When internal controls are communicated verbally, the auditor needs to inquire of employees to see how they learned about the accounting system and related internal controls. Then observe the daily operations to see if the controls are performed properly.
When the internal control are communicated in writing, the auditor should review the guidance. And, again, observe the organization’s personnel to see if they understand the accounting system and controls.
Monthly financial statements and reporting statistics are vital to managing an organization and to ensuring the appropriateness of the information. Additionally, many entities use dashboards to see key information. Why? Well, you can’t steer a ship without knowing where it is.
Regarding information and communication, you want to know if the accounting handbooks, internal control reports, and financial reports lessen the probability of material misstatement. Does everyone know their internal control responsibilities? Are reports provided in a timely manner? If there is a breakdown in the controls, is that information communicated to those that can mend the weakness?
When you think of information and communication, think of Captain Kirk at the helm of his spaceship. The screen before him and the people around him kept him informed. Because he knew what was going on at all times, he was able to protect his friends and his ship. The same is true in a business, a nonprofit, or a government. Clear communications keep the financial statements in good order.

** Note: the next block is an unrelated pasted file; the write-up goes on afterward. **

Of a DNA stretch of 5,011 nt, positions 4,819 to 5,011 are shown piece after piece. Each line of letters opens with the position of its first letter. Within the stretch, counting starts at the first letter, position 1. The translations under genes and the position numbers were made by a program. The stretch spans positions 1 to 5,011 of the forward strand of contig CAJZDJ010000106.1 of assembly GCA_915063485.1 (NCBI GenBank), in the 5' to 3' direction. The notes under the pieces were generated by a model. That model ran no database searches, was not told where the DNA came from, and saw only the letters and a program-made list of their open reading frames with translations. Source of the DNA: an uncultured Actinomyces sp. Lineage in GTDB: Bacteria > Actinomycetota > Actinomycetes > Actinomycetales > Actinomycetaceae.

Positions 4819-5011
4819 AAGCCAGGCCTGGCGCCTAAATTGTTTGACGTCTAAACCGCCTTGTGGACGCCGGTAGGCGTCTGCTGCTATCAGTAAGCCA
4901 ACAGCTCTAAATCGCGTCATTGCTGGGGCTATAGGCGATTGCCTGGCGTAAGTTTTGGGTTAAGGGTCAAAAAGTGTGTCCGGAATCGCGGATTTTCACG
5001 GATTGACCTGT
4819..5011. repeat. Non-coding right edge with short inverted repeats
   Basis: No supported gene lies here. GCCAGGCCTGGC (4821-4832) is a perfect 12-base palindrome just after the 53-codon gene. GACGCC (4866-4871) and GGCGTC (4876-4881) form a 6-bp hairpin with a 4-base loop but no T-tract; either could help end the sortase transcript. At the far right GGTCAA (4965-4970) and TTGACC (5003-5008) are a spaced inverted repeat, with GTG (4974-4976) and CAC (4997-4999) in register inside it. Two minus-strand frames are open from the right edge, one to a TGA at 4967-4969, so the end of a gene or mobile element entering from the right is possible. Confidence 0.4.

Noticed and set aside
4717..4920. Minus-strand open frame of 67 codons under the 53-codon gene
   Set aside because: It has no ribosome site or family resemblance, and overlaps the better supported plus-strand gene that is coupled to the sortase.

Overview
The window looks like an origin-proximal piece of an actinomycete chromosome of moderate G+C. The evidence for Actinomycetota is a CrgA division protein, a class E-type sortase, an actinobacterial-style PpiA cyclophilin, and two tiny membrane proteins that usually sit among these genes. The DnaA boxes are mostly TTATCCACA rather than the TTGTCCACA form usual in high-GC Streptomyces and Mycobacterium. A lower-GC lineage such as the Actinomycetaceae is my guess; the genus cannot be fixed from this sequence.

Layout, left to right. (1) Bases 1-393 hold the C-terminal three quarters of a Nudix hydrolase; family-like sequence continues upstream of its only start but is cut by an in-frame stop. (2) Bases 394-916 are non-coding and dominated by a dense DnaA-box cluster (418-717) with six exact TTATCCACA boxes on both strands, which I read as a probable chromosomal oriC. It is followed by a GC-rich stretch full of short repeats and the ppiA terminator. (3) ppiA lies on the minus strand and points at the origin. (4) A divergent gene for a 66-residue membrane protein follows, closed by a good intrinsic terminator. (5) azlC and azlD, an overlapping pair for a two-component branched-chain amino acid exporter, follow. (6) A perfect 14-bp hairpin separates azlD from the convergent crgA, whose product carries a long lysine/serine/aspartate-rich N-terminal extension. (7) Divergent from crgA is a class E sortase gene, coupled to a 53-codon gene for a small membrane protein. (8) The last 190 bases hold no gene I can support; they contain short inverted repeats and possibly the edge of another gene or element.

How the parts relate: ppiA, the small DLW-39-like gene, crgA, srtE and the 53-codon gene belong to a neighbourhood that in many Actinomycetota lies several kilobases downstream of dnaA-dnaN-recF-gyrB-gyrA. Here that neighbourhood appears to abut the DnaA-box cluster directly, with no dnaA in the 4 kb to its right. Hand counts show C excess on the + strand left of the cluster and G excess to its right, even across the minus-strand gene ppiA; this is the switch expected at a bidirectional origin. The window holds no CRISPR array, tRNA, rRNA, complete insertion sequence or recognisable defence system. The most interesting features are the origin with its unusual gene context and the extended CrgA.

My purpose in writing this chapter is to remind you of the importance of entity-level controls. Give them a little love and respect. Pay attention to them. In some ways, they are more important than activity-level controls. After all, if the board and management aren’t honest, what good are activity-level controls. And even if the leaders are honest, risk assessment is necessary to detect breakdowns in the control structure. Monitoring, as a sister to risk assessment, will help the company see control weaknesses. And finally, information and communication makes everyone aware of their responsibilities and internal controls weaknesses.
In a perfectly designed internal control system, each component complements and supports the other, making the risk of material misstatement less likely. Lower risk means less substantive work for the auditor, and higher risk means more.
If you detect control weaknesses while examining the entity-level controls, consider how they affect your risk assessment. Bring those weaknesses into your risk assessment summary along with any others you detect in your other risk assessment work (e.g., walkthroughs, planning analytics).
Once all risks are brought together, you can develop your responses. Make sure you link your risks to the planned procedures. Otherwise, your peer reviewer may throw a red flag.
Here's an article regarding responses titled Tests of Details: Substantive Procedures.
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Charles Hall is a practicing CPA and Certified Fraud Examiner. For the last thirty years, he has primarily audited governments, nonprofits, and small businesses. He is the author of The Little Book of Local Government Fraud Prevention and Preparation of Financial Statements & Compilation Engagements. He frequently speaks at continuing education events. Charles is the quality control partner for McNair, McLemore, Middlebrooks & Co. where he provides daily audit and accounting assistance to over 65 CPAs. In addition, he consults with other CPA firms, assisting them with auditing and accounting issues.